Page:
Axxes IT Consultancy


Dear reader, it is with great pride, that I announce that Fantomas, the F# formatting tool, has released its fourth major version!

This is the culmination of the work of over fourteen contributors and countless members of the F# community. It is a genuine pleasure to see this growth and we are grateful for everyone’s involvement.

Raison d’être

The overarching theme of this release was improving Fantomas to a point that teams at G-Research can format code as part of the development process. There are two main key action points to achieve this: one, fix all the bugs that they encounter in their code base and two, allow for some stylistic configuration options.

You see, the folks at G-Research today format their code slightly differently from what the Microsoft style guide dictates. G-Research has been using their alternate style for many years now; and have even published their own style guide on GitHub. Therefore, some new settings were introduced so that Fantomas can support both style guides and additional preferences in the future.

Sample code to view difference between styles:

New features

More control

We introduced some new settings that allow you to control the maximum width of certain code constructs. For example: “How long do you want an array to be in one single line?” If you say: “Well, 30 characters seems reasonable” then Fantomas will format arrays in a multiline fashion the moment it gets longer than the 30 characters threshold.

Another thing we did was splitting up SpaceBeforeArgument to have more control over where you want a space and where you don’t. Maybe you prefer a space before `()` when defining a function but perhaps not when calling that function.

Elmish and friends

When it comes to formatting Elmish-inspired code, Fantomas usually dropped the ball. For some people, this prevented them from using Fantomas at all. The main problem here was that nested Elmish code would get all tangled up at the end and you could not really tell which element was closed off.

To solve this, we tried to come up with a better way to format Elmish code based on detecting Elmish-inspired code in the AST.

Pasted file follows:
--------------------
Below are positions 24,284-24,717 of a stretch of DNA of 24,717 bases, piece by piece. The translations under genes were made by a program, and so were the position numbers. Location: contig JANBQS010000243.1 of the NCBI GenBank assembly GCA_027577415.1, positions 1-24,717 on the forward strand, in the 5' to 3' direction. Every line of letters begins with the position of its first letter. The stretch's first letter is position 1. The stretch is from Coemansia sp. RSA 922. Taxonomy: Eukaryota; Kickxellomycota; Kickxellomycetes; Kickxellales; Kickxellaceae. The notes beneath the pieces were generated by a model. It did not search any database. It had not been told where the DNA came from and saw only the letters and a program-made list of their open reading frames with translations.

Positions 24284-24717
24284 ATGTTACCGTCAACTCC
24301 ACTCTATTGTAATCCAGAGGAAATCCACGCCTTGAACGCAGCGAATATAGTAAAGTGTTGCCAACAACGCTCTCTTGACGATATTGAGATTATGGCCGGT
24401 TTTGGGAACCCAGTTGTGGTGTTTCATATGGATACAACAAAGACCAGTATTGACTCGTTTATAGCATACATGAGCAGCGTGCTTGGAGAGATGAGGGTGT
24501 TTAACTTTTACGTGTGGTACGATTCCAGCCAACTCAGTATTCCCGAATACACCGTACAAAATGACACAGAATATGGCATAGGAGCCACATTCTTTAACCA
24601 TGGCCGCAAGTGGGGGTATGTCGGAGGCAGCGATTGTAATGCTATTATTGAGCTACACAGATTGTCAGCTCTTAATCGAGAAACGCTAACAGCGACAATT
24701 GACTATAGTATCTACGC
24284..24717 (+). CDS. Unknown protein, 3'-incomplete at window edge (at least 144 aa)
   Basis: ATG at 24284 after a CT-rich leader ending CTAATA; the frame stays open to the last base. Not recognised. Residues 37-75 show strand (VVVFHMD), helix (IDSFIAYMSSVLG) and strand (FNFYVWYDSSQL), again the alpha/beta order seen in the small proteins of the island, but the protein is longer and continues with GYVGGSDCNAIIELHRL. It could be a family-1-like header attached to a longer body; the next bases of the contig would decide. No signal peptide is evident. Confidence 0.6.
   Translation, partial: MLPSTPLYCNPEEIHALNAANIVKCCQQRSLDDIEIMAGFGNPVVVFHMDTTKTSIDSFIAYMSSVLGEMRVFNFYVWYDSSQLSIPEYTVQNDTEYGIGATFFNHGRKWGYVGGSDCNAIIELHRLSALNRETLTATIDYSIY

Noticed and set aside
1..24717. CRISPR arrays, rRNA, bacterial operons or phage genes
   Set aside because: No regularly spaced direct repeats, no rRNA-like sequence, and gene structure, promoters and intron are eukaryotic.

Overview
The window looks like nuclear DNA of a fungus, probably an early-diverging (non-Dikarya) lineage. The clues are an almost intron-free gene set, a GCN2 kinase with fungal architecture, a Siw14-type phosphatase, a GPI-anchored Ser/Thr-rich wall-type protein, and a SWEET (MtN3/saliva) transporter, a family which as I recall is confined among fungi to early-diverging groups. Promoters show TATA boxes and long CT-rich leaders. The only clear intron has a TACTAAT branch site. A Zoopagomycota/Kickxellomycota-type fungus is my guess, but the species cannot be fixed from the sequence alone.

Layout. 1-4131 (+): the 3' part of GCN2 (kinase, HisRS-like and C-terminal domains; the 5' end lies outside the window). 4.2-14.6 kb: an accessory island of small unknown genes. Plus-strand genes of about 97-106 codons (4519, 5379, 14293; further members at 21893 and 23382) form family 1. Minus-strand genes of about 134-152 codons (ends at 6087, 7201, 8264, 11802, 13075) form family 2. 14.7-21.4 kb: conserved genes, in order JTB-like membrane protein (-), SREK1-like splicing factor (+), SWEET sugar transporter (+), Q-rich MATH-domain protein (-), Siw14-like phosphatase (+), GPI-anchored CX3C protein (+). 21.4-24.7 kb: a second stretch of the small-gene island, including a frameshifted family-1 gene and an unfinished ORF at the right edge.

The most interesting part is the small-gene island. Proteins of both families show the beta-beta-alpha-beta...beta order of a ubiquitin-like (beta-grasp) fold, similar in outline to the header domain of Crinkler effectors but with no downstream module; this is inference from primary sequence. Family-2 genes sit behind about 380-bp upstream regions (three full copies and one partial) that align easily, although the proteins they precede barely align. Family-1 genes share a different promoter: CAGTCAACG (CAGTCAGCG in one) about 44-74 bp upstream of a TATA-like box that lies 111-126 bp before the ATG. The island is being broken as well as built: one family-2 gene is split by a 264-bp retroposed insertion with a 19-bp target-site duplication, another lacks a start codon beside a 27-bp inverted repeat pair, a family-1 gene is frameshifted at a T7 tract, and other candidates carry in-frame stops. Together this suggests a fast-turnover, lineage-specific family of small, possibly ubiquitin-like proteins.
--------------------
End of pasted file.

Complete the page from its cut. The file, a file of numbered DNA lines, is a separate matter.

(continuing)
You can find our reasoning on GitHub and check out a comparison:




Another significant change is the move from our custom configuration file to .editorconfig.
Our command line tool now picks up configuration from nearby .editorconfig files.
The JSON format is no longer supported, and integration in all popular editors has been updated.

Pro tip: use our online tool to configure your Fantomas settings. Once you’ve modified any of the default settings, a button to copy and paste the configuration will become visible.


Another area which we knew could use some love was performance. Fantomas could format at an acceptable speed if your file size was small and innocent. Large files though, well…, not so acceptable.
So, prompted by some feedback from the community, we started benchmarking and profiling Fantomas.

We’re very happy with our current progress: when formatting a file of 3500 lines, we went from 50 seconds to 5 seconds.

This effort is ongoing, and we are excited to see how fast we can get Fantomas’ formatting speed to go.

Road to adoption

On a personal note, I have ambitions to get more people involved in the project this year, both in using the tool and contributing to our repository. But I know from personal experience that contributing can be incredibly challenging.

So that is why I started a YouTube channel with some easy digestible “How To” videos. In these videos, I explain how Fantomas works internally and what my process is to solve bugs. “Give a Man a Fish, and You Feed Him for a Day. Teach a Man To Fish, and You Feed Him for a Lifetime”, am I right?
I really hope to encourage people to solve their own reported bugs.

In addition to the YouTube effort, I also tried to spread the message through online conferences. Inspired by my colleague Hannes Lowette, I submitted to numerous call-for-papers so I could try and talk about Fantomas. Against all odds, I was accepted to speak at JetBrains .NET Days, fsharpConf and .NETSummit. I wholeheartedly appreciate all these opportunities, and can’t thank all the organizers enough for having me.

But our story gets even crazier! A couple of months after fsharpConf, completely out of nowhere, someone created an extension to use Fantomas in Visual Studio. The user Asti single-handedly created this plugin after hearing my talk, and words cannot express how amazing this is.
This brings Fantomas to a whole new userbase and is truly a significant leap on the road to adoption.

What’s next?

There is still work to be done in Fantomas; call it a never-ending story 😉

We don’t have a strict roadmap so I might just list some items that pique my interest:

No commitments nor timings, though. Only time will tell.

Words of gratitude

As mentioned, this has been one hell of a release. Many people were involved, and I would like to thank everyone who contributed, everyone who reported a bug, the wonderful people from G-Research and anyone who stood by me in some way, shape, or form.



Photo by Flo P on Unsplash

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About the author

Florian Verdonck

Florian Verdonck

.NET Consultant

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